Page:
An academic year, semester, summer, or January term of study at a specialized program or other college or university in the United States may be appropriate for some students with strong academic preparation and clearly-formulated educational goals. Like study abroad, this form of study off campus must be carefully planned and integrated with the student's on-campus academic program. Several institutions offer specialized learning opportunities and environments unavailable at Dickinson, utilizing unique resources that cannot be duplicated within the traditional on-campus classroom setting. Examples are programs that focus on topics and areas such as marine biology, the United Nations, urban studies, or American maritime studies.
Dickinson students have also taken advantage of guest student programs at major colleges and universities which permit students to enroll for a semester or the academic year in regular curricular offerings of the institution which are unavailable on the Dickinson campus. Dickinson students have recently studied elsewhere in the following academic areas: architecture, African-American studies, East-West comparative cultures, journalism, public communications, urban studies, archaeology, business, drama, ecology, studio art, and law.
The following pages present off-campus opportunities in the United States with which Dickinson is formally associated. Information on these and other specialized programs of study is available in the Center for Global Study and Engagement, located in the Marc and Eva Stern Center for Global Education.
South Asian Studies By informal arrangement with the University of Pennsylvania, well-qualified, highly motivated Dickinson students may elect to spend a summer, a semester, or a full academic year (normally the senior year) studying in the Department of South Asian Studies at the University of Pennsylvania. Such election shall be contingent upon recommendation by the student's major department at Dickinson, approval of the director of global education, and acceptance by the department at the University of Pennsylvania. Seniors completing the requirements for the Bachelor of Arts degree at Dickinson who are in residence at the University of Pennsylvania during the entire senior year are exempt from the Dickinson senior residence requirements.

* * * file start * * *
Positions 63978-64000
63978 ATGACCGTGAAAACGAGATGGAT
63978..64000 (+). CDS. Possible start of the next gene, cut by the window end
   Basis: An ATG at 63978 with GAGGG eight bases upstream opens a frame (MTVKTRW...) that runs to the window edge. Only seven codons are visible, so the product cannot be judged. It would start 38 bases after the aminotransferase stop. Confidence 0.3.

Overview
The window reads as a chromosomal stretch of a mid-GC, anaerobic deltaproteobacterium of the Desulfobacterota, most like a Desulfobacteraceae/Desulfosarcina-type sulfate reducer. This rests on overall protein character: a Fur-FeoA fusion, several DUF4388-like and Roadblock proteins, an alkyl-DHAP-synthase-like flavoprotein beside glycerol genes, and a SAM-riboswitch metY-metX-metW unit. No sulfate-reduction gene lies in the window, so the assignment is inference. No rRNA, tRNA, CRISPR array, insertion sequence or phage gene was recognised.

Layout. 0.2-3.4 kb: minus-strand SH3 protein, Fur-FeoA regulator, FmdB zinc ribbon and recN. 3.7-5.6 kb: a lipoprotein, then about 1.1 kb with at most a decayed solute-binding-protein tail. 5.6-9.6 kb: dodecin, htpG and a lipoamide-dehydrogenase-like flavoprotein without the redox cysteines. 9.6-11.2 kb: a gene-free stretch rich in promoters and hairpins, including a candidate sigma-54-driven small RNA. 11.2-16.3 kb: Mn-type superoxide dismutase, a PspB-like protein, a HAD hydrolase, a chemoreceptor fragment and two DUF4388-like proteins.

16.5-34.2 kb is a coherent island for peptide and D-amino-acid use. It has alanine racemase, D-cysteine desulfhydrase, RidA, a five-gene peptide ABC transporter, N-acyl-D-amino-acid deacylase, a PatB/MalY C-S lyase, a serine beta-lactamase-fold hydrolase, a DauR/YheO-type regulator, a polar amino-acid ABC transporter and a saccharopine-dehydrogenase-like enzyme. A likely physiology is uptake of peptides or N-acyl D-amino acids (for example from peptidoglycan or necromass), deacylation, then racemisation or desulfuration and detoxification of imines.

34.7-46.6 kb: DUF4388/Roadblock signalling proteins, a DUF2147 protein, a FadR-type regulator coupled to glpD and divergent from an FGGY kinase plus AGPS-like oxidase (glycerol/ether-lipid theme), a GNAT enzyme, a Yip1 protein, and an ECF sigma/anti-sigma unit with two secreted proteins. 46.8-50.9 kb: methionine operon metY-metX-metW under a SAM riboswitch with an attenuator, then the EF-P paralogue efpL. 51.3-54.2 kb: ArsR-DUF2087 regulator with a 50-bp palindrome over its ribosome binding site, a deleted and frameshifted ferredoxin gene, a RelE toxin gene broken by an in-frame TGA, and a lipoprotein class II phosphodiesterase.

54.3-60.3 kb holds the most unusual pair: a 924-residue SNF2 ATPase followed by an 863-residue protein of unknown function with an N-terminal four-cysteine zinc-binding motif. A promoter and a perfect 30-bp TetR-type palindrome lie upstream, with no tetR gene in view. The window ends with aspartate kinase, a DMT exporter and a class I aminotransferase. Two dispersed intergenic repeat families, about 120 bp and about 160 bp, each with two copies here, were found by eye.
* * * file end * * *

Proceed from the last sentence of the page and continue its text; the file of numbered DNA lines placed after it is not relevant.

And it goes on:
Joint Baccalaureate and Law Degree Program Students attending Dickinson have the opportunity to earn both a baccalaureate degree and a law degree through a joint Dickinson College/Penn State Dickinson School of Law program. This arrangement, also known as the 3-3 program, allows a student to begin law school during his or her senior year of college. To qualify for this program, Dickinson students need to complete all college degree requirements within three years (save for the final year's electives), attain a 3.5 cumulative grade point average (the top 10-15% of the class), and achieve a score on the LSAT (Law School Admissions Test) within the top 30% of all national test-takers. After one year of successful study at the Law School, students will earn their baccalaureate degree from the college. After two additional years of study at the Law School, the students will complete the law program and earn their JD degree.
Students interested in this program should consult the college's pre-law advisor and should be prepared to make application to the Law School no later than February 1 of their junior year.